Submitted by Cindee Mines
Anna Paltgroff of Warren married William Chapman Doud in Trumbull County on May 14, 1835. A son, James was born March 12, 1837 and a daughter Mary Elizabeth on Dec. 22, 1838. Sadly, William Doud passed away in Nov., 1838 and never met his daughter. Anna remarried in Nov. 1846 to livery man Peter Fulk who was in business with Anna’s brother in law. Peter was 13 years younger than Anna. Later that year Anna and Peter took charge of the Austin House, the first four story building in Warren. Mary grew up in the hospitality business, the 1850 census states her step father was a landlord and her grandparents Palztgroff was known in Warren for running hotels. But her mother must have been a progressive woman because Mary was in the second graduating class of Warren High School in 1857. As there were only 6 in the class, it was obvious that it was not the norm to attend school. Nov. 20, 1860 Mary married Warren Packard, an up and coming businessman of Warren. At that time, they lived in a house on High Street at the corner of Elm, next to where the Mocha House is today, where he lived with his first wife and 2 sons that had passed away. Her 2 sons were born here. About 1867 the family moved to N. Park Ave., then known as Liberty Street, where the site of the Packard Block, next to the Park Hotel, is today. It is possible that the property was owned by her family. 2 daughters, Alaska and Carlotta, were born while the family lived here. The family lived on N. Park until about 1875 when their mansion at the corner of High and Mahoning was finished. It is possible that Mary’s grandparents were hoteliers at the Grater House at one time, the site of the mansion. The Grater house was considered the oldest building in the city until it was demolished for the Packard mansion.
The architect for the mansion was W.S. Matthews, a London-trained architect. It was quite possibly the largest home in the city with 34 room and a ballroom on the third floor. The home became the center of society for the next 25 years. And Mary Doud Packard was considered the hostess with the mostest. Of course, the parties were mentioned in the society columns on a regular basis. Her diaries note friends and family coming and going at all times of day and evening. The newest party games such as ping pong were introduced at a party at the Packard mansion. She was Warren’s equivalent of Mrs. Astor. Everyone wanted to attend the parties at the Packard mansion.
She also helped raise her grandson, Warren Packard II, WD’s son. The 2 of them moved back into the mansion after Annie Storer Packard passed away in 1895, when Warren II was 3, and WD paid his mother rent. In 1899 oldest daughter Alaska moved back home with her 5 years old daughter Esther. Her diaries are full of taking her grandchildren to school, getting them clothes, and taking them for rides. Esther did not stay long, by 1901 she was living in Columbus at a special hospital.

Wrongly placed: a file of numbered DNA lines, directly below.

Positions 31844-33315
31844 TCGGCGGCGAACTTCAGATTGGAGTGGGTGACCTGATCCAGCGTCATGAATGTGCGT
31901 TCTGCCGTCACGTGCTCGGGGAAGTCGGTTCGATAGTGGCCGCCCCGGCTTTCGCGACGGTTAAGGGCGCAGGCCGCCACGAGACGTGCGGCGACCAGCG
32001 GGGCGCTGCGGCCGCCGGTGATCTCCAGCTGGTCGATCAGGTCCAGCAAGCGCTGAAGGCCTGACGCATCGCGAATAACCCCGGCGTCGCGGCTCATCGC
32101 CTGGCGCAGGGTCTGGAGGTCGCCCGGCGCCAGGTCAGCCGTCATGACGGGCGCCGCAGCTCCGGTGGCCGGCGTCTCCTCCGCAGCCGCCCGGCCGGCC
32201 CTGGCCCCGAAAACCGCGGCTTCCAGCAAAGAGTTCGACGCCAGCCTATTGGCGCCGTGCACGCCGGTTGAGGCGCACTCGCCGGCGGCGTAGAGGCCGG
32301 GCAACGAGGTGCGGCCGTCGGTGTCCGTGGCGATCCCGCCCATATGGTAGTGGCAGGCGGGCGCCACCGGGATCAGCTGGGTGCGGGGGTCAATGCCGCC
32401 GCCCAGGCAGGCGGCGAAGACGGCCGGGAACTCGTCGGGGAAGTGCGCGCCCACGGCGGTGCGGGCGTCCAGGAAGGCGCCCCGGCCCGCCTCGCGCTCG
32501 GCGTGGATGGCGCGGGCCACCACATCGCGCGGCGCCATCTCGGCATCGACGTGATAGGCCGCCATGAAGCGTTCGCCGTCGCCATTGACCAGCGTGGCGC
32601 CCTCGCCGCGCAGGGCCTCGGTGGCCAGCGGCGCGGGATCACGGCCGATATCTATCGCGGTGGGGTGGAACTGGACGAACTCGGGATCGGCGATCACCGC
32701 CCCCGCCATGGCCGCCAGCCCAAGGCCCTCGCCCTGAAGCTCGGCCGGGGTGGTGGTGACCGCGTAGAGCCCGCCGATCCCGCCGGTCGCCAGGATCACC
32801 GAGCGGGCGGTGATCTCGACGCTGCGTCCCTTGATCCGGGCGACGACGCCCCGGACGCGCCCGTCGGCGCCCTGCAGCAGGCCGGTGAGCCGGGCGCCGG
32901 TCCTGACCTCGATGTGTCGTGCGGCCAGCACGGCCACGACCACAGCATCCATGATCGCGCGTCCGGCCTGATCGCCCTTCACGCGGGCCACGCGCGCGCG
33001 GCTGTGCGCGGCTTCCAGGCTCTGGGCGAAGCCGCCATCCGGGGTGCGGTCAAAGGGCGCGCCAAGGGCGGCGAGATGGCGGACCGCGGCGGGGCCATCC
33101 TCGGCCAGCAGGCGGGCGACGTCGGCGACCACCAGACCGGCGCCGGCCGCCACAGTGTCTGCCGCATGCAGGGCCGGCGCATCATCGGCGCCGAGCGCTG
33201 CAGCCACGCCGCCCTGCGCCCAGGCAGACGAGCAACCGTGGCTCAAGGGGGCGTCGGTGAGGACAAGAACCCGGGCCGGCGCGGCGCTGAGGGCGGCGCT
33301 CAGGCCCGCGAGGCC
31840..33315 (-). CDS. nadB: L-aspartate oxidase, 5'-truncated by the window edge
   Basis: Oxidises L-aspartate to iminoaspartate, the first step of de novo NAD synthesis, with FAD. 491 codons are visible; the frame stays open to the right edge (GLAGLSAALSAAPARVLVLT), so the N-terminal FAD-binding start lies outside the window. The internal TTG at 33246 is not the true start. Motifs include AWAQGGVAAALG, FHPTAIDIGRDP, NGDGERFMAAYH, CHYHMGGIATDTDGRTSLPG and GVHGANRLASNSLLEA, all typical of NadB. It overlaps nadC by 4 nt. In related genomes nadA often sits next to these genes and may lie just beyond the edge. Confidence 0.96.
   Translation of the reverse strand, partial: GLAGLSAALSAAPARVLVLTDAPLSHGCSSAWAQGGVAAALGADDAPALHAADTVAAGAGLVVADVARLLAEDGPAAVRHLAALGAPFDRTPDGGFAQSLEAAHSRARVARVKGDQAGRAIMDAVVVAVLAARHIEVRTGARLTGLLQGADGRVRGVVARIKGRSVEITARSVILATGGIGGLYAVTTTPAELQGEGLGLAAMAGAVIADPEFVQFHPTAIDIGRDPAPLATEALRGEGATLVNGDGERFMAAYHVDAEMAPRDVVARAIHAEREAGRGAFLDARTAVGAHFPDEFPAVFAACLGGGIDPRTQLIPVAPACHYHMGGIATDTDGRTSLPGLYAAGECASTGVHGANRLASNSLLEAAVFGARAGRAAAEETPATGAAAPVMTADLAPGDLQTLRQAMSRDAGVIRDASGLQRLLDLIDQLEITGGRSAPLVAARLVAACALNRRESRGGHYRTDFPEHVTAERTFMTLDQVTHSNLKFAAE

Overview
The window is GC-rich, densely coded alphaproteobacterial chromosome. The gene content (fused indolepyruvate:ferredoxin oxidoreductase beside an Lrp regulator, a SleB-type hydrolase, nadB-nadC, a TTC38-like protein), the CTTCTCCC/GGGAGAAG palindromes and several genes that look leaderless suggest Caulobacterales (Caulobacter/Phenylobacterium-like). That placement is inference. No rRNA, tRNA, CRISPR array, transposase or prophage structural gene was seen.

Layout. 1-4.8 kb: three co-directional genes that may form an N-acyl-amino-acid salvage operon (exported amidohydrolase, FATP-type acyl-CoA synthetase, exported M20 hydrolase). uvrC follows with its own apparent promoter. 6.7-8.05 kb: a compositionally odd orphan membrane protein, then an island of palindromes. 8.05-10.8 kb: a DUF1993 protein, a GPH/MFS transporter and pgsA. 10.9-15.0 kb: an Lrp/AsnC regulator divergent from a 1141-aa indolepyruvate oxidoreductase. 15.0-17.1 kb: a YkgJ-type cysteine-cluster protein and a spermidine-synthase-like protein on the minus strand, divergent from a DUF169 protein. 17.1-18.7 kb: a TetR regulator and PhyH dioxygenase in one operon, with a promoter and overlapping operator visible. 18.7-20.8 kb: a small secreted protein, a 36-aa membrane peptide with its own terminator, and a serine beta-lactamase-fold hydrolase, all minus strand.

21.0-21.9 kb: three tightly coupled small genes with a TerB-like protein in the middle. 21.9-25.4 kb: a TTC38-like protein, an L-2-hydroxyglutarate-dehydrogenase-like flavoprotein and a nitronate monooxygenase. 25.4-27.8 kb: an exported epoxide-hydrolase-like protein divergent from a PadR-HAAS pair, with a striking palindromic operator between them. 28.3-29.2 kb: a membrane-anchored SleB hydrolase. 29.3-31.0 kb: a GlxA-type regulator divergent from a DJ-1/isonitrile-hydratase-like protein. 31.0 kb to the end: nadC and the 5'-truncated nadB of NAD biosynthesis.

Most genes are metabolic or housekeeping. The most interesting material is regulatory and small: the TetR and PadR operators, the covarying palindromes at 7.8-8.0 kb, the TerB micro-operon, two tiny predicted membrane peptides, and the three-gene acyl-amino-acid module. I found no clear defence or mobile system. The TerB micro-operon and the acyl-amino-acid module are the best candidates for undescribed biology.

In 1874 Warren Packard and his brother decided to invest in a hotel in Lakewood, NY on Chautauqua Lake. Mary was involved with the running of this establishment according to family lore. As were the 2 boys who reportedly worked as bell hops. He sold the hotel after a few years but had also purchased some land along the shore line and 2 “cottages” were built. This became a very popular destination for the entire family. Taking the train from Warren to Lakewood was a regular trip for family and their friends, and their dogs, during the warm months.
So, imagine how surprised Mary must have been in 1882 when she had her 5th child at the age of 43. Her oldest son WD was 20 and she had a newborn, Cornelia Olive. Mary seemed to take it all in stride. She was a strong and faithful woman, a member of Christ Episcopal Church. Her attendance at church on Sundays and special days during Easter and Christmas is well documented in the family diaries. At that time the Christ Church (as it was known then) was located on High across from where St. Mary’s Catholic Church is now.
JW built the Packard Flats Apartments in 1902 and the family moved into them along with all the other wealthy families in town. Cleaning and taking care of huge mansions and keeping staff to do all that must have taken its toll. Mary probably was more than happy to move to a smaller place-downsizing. We still do it today. She was attending a supper at Christ Church on Oct. 8, 1903 when she had a stroke. She passed away a few hours later at her home in the Packard Flats.
Mary was an early member of the Political Equality Club, which was a forerunner of the Woman’s Suffrage Movement. Harriet Taylor Upton was another member of that club, as were her daughters and daughter in law Elizabeth Gillmer Packard. She owned property in the Warren and Cleveland area and invested in her son’s business when they started New York and Ohio Company. When they want to build the Mahoning building on Market and Main, they had to discuss the plan with Mary Packard’s heirs as the building that was Packard Hardware was in her name. She was a very savvy business women and no one could pull the wool over her eyes, even her sons.
Mary Doud Packard is buried in her family’s cemetery, the Paltzgraff Cemetery, in Lordstown with her parents, brother and granddaughter even though her husband had passed away in 1897 and is interred in Oakwood Cemetery with the other members of the Packard family.